stance makes neoliberal “color-blind” approaches to resolving racism in the U.S.
and the xenophobic violence involving immigrants in Europe and elsewhere fully
plausible (See Omi and Winant, 117; MacMaster, 193–208). It would thus be a huge
mistake on the part of any anti-racist effort, particularly by the church, to stress
the universal without also acknowledging the particularity of differences that
exist among all peoples. The real task for the church is not only to assist people
in developing their intellectual capacity, character, and spirituality, but also to
teach them the skills and strategies necessary to draw on “difference” as the
­occasion for empowerment of all and celebration of the presence of God’s grace
in all people, rather than as the basis for fearful exclusion or even violence.
From Race to Racism:
21st-Century Color-coded Racism,
Tribalism, and Xenophobia
n light of Memmi’s definition, today three forms of racism require greater attention, namely color-coded racism, tribalism, and xenophobia.
Color-coded Racism
Color-coded racism is most viperous in that it presents the criteria for the in­
feriority of the “Other” in biological and phenotypical terms such as skin color,
bodily shape, cranial structure, negroid, caucasoid, or mongoloid. Through a process of racialization, one group (the white majority, for instance) targets the “Other”
as inferior, formulating a mythical or ideological construct to support and provide
rationale or justification for legal, social, political, and unjust discrimination and
oppression (MacMaster, 2). The particular characteristics defining inferiority or
superiority are indelibly stamped into the very body of the “Other” and thus,
cannot be changed through any form of assimilation into the “superior” way of
being or culture (see Douglas, 2005).
Tribalism or Ethnocentricity
Tribalism names a form of racialized relations between ethnic groups. A tribe
is “a social organization or division comprising several local villages, bands, or
lineages or other groups sharing a common ancestry language, culture, and name”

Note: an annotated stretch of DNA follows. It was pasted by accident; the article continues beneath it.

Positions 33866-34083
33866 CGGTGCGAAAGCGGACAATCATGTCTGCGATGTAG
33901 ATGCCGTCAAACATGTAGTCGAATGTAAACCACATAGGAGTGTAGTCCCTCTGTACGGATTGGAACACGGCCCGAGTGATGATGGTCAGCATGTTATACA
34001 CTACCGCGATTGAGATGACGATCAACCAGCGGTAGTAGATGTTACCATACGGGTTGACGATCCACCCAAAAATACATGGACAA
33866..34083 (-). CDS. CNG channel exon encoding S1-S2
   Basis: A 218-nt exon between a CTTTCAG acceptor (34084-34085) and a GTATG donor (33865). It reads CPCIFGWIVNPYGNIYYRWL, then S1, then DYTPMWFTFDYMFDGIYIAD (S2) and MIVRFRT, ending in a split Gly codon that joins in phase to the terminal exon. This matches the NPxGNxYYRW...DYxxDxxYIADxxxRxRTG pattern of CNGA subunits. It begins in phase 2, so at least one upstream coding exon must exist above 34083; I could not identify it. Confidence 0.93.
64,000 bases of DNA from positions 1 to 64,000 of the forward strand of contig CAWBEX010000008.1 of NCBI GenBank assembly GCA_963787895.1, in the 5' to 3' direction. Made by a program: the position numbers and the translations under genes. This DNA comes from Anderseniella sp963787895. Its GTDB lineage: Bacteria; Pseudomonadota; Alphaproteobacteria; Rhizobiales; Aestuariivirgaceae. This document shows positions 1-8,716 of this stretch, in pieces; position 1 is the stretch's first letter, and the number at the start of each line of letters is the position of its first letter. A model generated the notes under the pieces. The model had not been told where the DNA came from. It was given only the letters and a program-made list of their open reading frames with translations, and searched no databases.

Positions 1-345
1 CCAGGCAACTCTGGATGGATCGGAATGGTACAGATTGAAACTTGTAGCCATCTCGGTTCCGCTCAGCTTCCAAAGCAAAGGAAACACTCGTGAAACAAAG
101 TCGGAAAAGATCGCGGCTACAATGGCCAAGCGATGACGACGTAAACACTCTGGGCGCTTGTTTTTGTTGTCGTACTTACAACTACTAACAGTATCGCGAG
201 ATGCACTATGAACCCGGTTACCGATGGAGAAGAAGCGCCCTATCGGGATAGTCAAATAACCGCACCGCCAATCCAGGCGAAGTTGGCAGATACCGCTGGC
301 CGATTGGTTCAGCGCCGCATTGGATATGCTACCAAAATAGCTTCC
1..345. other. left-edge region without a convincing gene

d a w n m. n o t h w e h r, o. s. f.
(Waruta, 2). A general sense of belonging that comes through membership in a
tribe or some group is necessary for human well-being. But tribalism is the attitude
and practice of harboring such a strong feeling of loyalty or bonds to one’s tribe
that one excludes or even demonizes those “Others” who do not belong to that
group. This exclusion is manifested in engaging or failing to engage with the
“Other” in obtaining the necessities of life, education, employment, just and fair
governance, healthy political and economic relations, membership in social and
religious groups, or equitable opportunities for rising to positions of authority or
Tribalism or ethnocentrism is a universal human tendency rooted in the reality
that people are most comfortable with those familiar to and like themselves. However, rooted in their common humanness, people
prosper and thrive best in a way of life that ­allows
all groups to sustain themselves within a stable
social, political, and economic order that supports
human dignity. The legacy of colonialism is the
Tribalism is the
deep disruption of such systems among those
attitude and practice
Significantly, colonizers needed to justify their
overtaking the property and persons of those
of harboring such
they conquered. Justification required ­demonizing
tribal peoples, exaggerating any conflicts among
a strong feeling of
them. The most common technique used to gain
control (of often powerful groups) was that of
loyalty or bonds to
“divide and conquer.” The colonizers’ most egregious practices were to arm one tribe, set that
one’s tribe that one
group up against their neighbors, and then employ them to “catch” their “enemy” and sell them